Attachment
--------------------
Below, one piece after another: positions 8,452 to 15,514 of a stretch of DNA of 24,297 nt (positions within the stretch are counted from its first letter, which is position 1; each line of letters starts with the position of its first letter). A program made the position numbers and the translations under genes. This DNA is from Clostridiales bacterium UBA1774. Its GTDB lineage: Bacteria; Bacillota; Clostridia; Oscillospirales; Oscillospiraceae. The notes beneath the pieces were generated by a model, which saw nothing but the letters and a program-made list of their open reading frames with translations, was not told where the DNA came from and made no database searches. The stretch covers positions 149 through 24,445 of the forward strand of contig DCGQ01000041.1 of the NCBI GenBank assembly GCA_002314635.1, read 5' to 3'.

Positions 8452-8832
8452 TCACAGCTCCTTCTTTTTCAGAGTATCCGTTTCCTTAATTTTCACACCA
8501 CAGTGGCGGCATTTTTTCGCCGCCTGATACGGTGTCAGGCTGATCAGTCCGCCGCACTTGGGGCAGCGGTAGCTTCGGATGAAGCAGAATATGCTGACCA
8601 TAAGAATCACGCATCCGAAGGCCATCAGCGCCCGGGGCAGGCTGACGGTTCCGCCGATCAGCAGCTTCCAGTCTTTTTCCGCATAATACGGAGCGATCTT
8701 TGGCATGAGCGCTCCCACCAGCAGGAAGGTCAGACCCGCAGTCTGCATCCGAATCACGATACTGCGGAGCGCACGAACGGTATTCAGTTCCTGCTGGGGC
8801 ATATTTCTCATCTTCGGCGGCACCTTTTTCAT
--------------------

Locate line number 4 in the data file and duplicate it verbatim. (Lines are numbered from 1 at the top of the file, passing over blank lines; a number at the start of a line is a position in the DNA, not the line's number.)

8501 CAGTGGCGGCATTTTTTCGCCGCCTGATACGGTGTCAGGCTGATCAGTCCGCCGCACTTGGGGCAGCGGTAGCTTCGGATGAAGCAGAATATGCTGACCA